Puffin Patrol

Photo Credit – Charles J. Sharp

It’s puffin season! I suppose any season is puffin season, but right now the pufflings are fledging. You read correctly – baby puffins are called pufflings. Puffins are sea birds, and breed in colonies on islands in the North Atlantic. They winter on the open ocean, spending 9 months at sea. But during breeding season, the birds return to the rocky islands to mate, often with the same mate in the same burrow. In May or June, the female lays one egg and both parents take turns incubating it. After the chick hatches, both parents take turns keeping the hungry mouth fed. About seven weeks later, the puffling is ready to leave the nest.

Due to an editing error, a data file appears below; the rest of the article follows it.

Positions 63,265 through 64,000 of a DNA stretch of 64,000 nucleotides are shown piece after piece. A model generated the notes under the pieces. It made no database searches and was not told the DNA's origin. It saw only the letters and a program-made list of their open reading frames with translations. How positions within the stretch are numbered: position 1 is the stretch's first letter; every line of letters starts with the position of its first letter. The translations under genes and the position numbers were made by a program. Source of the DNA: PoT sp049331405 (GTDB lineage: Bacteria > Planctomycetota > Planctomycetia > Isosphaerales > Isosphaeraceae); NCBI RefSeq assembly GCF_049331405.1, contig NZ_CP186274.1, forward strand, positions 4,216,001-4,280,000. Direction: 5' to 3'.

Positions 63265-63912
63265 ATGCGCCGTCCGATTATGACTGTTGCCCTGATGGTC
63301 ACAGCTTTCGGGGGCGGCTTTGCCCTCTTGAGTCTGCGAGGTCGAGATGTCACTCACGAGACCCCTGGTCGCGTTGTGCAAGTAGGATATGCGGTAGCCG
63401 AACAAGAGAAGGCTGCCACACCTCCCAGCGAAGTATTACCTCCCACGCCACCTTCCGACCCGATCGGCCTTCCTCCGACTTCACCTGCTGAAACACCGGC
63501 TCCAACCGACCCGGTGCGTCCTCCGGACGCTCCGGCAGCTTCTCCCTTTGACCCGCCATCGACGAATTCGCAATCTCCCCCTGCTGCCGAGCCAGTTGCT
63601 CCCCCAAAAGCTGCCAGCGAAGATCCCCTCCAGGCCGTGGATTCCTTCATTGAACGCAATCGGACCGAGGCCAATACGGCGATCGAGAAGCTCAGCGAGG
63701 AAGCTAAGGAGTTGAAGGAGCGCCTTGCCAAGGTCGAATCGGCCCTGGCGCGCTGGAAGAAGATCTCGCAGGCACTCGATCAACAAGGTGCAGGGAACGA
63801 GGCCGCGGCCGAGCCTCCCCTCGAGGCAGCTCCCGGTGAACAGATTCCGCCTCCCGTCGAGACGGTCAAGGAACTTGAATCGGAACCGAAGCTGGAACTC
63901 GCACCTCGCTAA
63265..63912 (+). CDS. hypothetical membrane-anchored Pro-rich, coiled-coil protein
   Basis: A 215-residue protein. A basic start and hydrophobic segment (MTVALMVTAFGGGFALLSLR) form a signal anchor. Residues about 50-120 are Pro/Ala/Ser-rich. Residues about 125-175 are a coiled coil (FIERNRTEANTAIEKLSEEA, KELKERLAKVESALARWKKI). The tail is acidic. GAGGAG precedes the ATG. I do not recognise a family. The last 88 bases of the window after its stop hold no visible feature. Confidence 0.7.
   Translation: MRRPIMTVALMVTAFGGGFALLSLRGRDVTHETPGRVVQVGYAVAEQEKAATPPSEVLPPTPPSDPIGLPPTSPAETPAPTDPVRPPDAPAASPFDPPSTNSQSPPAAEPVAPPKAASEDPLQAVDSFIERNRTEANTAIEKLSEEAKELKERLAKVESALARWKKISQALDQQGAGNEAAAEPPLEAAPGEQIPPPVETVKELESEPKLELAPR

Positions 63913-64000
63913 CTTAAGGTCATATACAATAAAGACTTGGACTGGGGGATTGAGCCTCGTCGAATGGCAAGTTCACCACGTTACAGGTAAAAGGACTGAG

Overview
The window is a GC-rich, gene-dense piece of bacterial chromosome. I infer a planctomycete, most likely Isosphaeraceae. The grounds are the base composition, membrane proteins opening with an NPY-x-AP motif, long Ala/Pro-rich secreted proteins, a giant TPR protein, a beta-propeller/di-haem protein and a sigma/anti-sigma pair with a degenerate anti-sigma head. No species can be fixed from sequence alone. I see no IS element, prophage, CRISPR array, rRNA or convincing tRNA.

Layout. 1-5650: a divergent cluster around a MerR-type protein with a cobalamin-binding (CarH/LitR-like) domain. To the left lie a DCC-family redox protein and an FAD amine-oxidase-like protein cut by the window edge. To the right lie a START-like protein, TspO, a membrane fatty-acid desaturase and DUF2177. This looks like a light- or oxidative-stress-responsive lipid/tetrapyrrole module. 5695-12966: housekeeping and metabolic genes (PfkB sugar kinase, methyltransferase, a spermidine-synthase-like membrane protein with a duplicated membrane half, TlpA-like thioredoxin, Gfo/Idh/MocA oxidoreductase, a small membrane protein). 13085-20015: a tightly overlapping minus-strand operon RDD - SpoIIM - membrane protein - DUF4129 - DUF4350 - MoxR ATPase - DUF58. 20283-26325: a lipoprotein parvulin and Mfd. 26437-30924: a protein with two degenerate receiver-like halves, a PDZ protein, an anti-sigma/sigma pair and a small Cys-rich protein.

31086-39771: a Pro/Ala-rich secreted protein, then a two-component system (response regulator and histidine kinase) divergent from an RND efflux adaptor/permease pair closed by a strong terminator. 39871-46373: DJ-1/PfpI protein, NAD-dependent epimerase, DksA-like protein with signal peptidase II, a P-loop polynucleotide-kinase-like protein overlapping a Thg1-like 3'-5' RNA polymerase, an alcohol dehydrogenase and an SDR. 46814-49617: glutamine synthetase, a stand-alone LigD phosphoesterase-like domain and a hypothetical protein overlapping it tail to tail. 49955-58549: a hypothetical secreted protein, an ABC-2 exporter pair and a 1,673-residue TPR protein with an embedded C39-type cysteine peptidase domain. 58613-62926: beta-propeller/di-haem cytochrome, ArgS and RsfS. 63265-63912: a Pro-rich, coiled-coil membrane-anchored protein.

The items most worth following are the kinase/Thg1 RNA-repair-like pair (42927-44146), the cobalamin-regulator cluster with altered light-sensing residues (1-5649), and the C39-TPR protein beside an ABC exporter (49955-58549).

Puffins use the moon and the stars for navigation toward the sea. But then there’s light pollution. Sea turtles aren’t the only one affected. Many pufflings are misguided by artificial light and instead of flying out to sea, they fly inland where they are not only confused, but up against a myriad of challenges. Enter the Puffin Patrol.

It began in 2004 when a German couple recognized the problem on their annual visit to Witless Bay, Canada. They began to rescue the pufflings using butterfly nets, flashlights, and gloves. Soon enough they were joined by local kids and their families, and other Newfoundlanders. In time the media got wind of the story and the news spread. Then tourists began booking vacations during Puffin Patrol to be part of the effort. In 2011, the couple partnered with the Canadian Parks and Wilderness Society (CPAWS) to expand the program, increase education about light pollution, and include other nearby communities in the patrol. Every year hundreds of pufflings are rescued and released to begin their journey in the right direction, toward the open ocean. It’s on my bucket list to be a part of the Puffin Patrol one summer!